Regular testing for NHS staff
NHS staff, care workers and other medical professionals are on the frontline in the fight against coronavirus, and I have nothing but the greatest respect for their brilliant work and dedication. Over recent months, we have significantly increased our testing capacity in this country – we are now able to carry out more than 200,000 tests a day – which means that we can ensure all NHS and care staff are prioritised for regular testing.
To be very clear, I am not against regular testing of NHS staff. I am in favour of the NHS staff testing policy as advised by the Chief Medical Officer. The approach on testing has been determined by clinical experts, and the NHS has now set out plans for how it will work. This includes continuing to prioritise testing of all NHS staff with symptoms, regular testing of asymptomatic staff in situations where there is an incident or outbreak, and regular surveillance testing of staff. The Government is continually reviewing clinical evidence to ensure regular testing of staff without symptoms is undertaken where appropriate.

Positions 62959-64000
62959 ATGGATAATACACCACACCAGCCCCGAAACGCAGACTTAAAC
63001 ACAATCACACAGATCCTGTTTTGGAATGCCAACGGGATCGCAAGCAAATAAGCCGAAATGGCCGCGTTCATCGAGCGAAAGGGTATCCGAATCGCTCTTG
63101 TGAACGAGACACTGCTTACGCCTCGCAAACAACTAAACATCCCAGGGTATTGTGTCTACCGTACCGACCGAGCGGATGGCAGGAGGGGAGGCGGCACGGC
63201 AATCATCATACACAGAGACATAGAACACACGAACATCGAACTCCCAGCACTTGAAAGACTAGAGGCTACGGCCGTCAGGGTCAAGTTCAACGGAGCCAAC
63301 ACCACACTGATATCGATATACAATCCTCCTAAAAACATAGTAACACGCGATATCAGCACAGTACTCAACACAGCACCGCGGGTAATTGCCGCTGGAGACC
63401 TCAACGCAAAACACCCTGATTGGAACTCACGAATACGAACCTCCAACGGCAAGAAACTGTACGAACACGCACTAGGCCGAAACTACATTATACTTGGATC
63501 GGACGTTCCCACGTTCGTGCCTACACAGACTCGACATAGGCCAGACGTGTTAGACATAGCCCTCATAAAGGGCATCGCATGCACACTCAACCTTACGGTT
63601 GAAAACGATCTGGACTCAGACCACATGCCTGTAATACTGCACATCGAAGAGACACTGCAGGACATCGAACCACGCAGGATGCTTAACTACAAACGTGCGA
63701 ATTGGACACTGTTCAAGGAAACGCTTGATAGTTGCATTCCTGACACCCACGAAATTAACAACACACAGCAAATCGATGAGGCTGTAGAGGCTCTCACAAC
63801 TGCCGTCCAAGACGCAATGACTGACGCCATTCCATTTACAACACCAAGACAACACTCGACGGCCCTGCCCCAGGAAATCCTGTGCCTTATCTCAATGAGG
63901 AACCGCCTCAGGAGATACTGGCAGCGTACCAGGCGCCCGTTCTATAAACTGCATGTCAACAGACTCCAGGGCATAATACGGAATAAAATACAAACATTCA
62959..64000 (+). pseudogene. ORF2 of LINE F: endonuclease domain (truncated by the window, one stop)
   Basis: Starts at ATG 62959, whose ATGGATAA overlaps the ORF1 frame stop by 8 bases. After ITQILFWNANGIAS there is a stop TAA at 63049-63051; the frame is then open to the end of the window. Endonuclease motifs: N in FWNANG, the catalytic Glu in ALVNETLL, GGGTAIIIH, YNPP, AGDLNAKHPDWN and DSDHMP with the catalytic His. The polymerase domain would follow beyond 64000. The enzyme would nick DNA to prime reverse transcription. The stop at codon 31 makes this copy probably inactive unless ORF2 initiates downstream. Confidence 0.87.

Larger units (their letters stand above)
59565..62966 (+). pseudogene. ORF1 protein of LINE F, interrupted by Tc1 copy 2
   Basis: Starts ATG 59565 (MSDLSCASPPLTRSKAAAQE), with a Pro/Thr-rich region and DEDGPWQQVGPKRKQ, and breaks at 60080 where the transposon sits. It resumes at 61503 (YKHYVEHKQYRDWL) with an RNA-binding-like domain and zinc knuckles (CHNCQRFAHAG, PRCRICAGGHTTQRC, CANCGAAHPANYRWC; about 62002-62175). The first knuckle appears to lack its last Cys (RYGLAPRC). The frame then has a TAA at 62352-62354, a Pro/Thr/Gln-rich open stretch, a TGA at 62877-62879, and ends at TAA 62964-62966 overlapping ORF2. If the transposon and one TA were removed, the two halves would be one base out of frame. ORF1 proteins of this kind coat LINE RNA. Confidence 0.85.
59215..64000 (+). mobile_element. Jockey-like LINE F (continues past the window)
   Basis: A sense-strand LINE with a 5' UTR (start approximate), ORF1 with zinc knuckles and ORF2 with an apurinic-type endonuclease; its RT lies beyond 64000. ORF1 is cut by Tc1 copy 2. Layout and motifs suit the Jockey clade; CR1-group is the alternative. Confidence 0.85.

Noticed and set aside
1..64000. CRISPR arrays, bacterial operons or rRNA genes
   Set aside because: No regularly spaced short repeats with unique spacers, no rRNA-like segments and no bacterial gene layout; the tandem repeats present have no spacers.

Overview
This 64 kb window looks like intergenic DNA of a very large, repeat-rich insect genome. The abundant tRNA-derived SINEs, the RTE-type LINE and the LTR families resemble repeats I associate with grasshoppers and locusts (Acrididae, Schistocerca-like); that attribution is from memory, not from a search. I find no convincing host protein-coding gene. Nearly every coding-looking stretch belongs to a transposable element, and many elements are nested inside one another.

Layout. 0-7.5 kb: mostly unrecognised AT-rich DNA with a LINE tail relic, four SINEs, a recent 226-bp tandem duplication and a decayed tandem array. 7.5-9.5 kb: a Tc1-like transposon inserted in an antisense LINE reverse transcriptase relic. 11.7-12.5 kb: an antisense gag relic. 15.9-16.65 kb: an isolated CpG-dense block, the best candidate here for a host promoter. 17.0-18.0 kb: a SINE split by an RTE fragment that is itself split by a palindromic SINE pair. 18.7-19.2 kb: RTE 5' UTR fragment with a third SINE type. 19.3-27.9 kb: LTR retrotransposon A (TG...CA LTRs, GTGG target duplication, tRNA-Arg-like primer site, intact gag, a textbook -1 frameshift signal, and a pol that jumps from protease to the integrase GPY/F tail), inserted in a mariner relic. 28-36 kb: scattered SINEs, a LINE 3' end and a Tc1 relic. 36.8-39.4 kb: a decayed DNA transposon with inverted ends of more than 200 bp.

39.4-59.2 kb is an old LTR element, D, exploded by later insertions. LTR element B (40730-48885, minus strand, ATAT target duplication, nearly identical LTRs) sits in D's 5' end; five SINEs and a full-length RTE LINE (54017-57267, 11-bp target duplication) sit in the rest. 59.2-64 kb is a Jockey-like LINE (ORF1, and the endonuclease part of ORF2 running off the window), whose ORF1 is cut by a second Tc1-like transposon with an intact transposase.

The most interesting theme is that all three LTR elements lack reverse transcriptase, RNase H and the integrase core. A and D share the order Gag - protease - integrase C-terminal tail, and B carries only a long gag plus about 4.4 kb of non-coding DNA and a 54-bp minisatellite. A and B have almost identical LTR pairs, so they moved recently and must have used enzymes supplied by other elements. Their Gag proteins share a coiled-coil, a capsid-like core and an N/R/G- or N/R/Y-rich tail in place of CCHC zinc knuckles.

As I’m sure you can understand, we are taking a targeted approach to this testing, so that it is focused on the most high-risk areas. Clinical advice is to focus intensive asymptomatic testing in those areas or settings identified to have high prevalence. Staff working with patients on wards, for example, will benefit from regular testing far more than NHS staff working in offices or administrative roles where they do not come into regular contact with patients. This approach is crucial as, when prevalence of the virus is very low, the risk of misleading results is higher. This can undermine the value of testing.
We will continue to support our brilliant NHS staff throughout this pandemic, ensuring they have access to the equipment, tests and support they need as they continue to control the virus and save lives.